Written by Cindy Lu (Carnegie Mellon University), CET Vietnam Summer 2019
First experience of art therapy
Although I am a psychology major, I have never participated in any art therapies before. Actually, I was never a big fan of the art therapy since I am not comfortable with sharing my private thoughts with people and I am not good at creating art works. But, for the last two classes for our internship seminars, I was genuinely glad to have the chance to participate in the art therapy since I was able to know myself better, and to learn more about the stories of my friends.
Originally I thought that I would not even know where to start with the artwork; however, following the instructions of the therapist, I was able to go back to a piece of old memory. And then, as the therapist predicted, I couldn’t even stop when the time was up. At first, I was afraid that my artwork was too ugly, and even though I knew that none of my friends would judge my artwork, I was still not confident to present it.
However, when the therapist asked people to guess the meaning behind my artwork before I presented it, and some of them actually understood what I wanted to express through the artwork. I was really fulfilled. Because the artwork was also an expression of some of my inner thoughts, I felt that I was having a deep conversation with myself while making the artwork. I know that when I got back on campus, everything would be at a fast pace again; however, I wish that I could still bring this introspection experience and the feelings of calmness back to my busy school life and not to forget how I get started in the first place.
How to make bánh xèo (Vietnamese pancake) and rice paper
Apart from the art therapy, I would also remember the experience of making bánh xèo (Vietnamese pancake) and rice paper with local residents in Mekong Delta. I was told that the old nanny who taught us how to make the rice paper had already worked in that family workshop for more than sixty years.Before, I have only read about the “Craftsman’s spirit” in Japanese novels, but to see it on my own gives me a different level of shock. And I was deeply touched by it.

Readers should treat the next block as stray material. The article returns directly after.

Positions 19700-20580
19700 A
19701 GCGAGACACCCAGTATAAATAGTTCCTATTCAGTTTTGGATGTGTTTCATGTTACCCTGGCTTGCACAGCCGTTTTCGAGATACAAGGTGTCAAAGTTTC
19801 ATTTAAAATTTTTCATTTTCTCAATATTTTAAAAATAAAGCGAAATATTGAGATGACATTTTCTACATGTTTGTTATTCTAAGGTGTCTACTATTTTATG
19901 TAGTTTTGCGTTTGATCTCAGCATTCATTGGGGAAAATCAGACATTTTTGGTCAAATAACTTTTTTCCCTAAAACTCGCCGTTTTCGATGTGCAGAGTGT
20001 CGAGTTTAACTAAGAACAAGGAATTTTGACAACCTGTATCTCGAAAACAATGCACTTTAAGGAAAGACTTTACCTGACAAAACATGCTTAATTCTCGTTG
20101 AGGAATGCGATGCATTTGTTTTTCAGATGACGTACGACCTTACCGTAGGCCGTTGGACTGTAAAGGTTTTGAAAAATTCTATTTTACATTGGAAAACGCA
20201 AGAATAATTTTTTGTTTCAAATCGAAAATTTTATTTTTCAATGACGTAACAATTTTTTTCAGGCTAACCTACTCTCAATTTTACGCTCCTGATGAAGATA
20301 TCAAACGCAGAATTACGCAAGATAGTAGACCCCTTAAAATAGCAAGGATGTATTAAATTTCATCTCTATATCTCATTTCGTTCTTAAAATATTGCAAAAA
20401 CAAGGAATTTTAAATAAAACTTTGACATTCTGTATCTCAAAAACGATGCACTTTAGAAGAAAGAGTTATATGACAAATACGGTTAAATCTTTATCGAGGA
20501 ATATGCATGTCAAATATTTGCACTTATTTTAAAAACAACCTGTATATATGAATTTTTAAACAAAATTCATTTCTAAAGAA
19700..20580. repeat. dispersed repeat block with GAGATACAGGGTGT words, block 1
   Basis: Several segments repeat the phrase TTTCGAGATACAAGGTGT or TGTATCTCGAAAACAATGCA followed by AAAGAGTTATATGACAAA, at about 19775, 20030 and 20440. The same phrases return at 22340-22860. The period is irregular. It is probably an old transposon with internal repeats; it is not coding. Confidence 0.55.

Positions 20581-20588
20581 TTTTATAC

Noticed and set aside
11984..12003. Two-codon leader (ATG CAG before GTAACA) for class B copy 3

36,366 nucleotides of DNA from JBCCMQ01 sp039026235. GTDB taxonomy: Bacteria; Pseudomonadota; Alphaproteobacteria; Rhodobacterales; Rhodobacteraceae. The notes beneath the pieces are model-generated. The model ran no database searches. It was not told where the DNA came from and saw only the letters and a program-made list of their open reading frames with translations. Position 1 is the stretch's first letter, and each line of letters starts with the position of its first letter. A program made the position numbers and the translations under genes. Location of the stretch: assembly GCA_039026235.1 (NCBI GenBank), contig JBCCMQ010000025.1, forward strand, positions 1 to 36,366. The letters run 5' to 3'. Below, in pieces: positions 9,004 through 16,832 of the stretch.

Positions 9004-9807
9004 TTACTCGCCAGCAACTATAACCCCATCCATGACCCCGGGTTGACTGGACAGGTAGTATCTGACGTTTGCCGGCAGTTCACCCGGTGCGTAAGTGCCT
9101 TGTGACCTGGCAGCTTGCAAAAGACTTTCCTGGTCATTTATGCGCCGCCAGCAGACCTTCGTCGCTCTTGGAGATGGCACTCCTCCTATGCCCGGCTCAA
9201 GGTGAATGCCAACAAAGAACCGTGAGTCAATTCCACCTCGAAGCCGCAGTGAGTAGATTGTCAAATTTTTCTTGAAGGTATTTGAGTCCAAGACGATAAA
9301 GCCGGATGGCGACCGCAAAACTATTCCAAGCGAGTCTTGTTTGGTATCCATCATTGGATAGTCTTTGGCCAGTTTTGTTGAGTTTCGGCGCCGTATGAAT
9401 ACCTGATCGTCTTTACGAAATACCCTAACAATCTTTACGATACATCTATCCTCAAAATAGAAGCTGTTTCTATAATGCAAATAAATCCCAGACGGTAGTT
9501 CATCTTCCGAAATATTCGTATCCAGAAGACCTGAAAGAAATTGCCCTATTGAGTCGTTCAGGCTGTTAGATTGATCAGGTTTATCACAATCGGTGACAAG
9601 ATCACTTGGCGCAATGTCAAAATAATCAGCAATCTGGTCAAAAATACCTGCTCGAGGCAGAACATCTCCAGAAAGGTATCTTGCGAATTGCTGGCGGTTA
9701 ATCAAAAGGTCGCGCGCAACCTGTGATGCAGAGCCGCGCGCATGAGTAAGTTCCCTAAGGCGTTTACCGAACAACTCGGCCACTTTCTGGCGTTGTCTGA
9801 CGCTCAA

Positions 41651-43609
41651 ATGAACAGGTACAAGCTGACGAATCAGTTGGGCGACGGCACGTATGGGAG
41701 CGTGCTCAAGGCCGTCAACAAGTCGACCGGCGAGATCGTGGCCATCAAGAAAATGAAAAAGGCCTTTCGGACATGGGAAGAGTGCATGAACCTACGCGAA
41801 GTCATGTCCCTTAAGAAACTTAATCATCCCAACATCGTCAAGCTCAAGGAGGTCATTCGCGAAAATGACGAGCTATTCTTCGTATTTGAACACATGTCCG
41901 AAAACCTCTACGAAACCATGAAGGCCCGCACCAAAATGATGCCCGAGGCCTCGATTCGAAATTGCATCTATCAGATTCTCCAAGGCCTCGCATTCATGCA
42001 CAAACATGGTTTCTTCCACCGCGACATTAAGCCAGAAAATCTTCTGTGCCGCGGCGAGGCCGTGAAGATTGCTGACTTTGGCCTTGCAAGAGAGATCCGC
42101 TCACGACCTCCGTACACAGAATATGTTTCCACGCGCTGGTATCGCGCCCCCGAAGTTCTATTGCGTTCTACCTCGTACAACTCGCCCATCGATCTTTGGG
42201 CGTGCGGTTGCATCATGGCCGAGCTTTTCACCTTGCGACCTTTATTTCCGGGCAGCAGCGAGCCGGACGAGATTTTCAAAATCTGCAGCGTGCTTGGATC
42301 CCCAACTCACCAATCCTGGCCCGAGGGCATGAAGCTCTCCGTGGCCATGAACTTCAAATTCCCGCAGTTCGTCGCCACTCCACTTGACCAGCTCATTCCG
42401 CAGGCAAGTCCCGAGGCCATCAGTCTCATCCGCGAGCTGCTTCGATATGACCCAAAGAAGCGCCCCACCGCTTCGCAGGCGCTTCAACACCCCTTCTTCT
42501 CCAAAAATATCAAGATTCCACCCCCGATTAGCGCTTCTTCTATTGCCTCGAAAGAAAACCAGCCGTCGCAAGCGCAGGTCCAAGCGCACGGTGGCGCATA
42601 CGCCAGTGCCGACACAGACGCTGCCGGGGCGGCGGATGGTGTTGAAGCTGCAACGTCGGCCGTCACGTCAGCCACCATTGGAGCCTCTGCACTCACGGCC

When we watched the old nanny making the rice paper, we thought that it would be an easy job as she was able to make one within seconds. However, the old nanny had kept doing it for so long, and she is truly a master of “making rice paper”, but we were not. So, it was a little bit challenging for us at first, but we quickly learned from each other’s experience, and we were starting to make very pretty rice papers towards the end. We then ate the rice paper with soy sauce, and it was very delicious.
In the evening, we also learned to make bánh xèo (Vietnamese pancake) with the staff in the homestay. It is basically like a crispy stuffed omelette, but I was really satisfied with being able to make my own food. After the dinner, we also had the chance to listen to the local artists playing traditional Vietnamese instruments. And then, we started a talent show called “Mekong’s Got Talent” (but actually, it was more like a giant open mic night). It was really interesting to get to know the “other sides” of everyone in the program from their singing, dancing, and the card games.
Learning about the traditional medicine in cooking
On the last field trip for the development studies class, we visited a local family to learn more about the making of traditional Vietnamese food and the role of traditional medicine in cooking. In traditional Vietnamese cooking, a successful dish has to balance the Yin and Yang and to reach a harmony of the smell, flavor, and color. For instance, for the chả giò (fried spring roll), since we added a lot of vegetables as the stuffing, and we also wanted to make a vegetarian version, we had to add the eggs as the element of “Yang” to balance out the Yin in the food brought in by the vegetables. Through making chả giò, we had not only learned to make the food, but also accumulated our knowledge on how traditional medicine takes a significant part in Vietnamese culinary.
From the first week of being unfamiliar with everything to the last week of living like a local, I have learned so much in Vietnam, met so many genuine friends and visited a dozen of beautiful cities. Although my journey in Vietnam ends here right now, I will never forget about these two months, and I hope to be able to come back someday in the future.